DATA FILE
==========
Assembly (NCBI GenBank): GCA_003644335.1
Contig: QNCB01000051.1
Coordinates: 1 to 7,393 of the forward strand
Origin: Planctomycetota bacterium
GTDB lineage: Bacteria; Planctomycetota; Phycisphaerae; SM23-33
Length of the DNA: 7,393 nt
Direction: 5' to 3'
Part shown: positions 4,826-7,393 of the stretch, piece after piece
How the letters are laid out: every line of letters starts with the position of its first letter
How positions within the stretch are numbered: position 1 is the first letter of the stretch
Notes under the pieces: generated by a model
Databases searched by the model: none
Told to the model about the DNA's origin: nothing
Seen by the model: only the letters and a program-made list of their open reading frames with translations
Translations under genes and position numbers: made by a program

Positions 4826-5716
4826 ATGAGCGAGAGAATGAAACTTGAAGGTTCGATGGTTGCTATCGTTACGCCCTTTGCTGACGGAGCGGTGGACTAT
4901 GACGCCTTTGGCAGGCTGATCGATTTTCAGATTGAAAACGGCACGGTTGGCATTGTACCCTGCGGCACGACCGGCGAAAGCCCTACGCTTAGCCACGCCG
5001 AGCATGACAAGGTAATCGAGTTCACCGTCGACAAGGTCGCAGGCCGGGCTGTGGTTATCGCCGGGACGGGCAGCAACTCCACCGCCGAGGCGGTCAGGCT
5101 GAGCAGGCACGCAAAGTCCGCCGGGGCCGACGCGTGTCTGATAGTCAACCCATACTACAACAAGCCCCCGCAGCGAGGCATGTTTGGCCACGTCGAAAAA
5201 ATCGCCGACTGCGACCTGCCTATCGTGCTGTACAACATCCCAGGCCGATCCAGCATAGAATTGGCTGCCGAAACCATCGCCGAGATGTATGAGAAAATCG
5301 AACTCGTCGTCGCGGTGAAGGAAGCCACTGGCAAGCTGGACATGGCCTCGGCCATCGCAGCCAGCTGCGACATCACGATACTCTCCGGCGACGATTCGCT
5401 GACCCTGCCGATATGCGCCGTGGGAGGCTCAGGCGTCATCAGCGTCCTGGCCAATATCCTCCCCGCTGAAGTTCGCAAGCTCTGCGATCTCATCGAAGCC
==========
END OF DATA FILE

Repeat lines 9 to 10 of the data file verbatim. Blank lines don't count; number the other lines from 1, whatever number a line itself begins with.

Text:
How the letters are laid out: every line of letters starts with the position of its first letter
How positions within the stretch are numbered: position 1 is the first letter of the stretch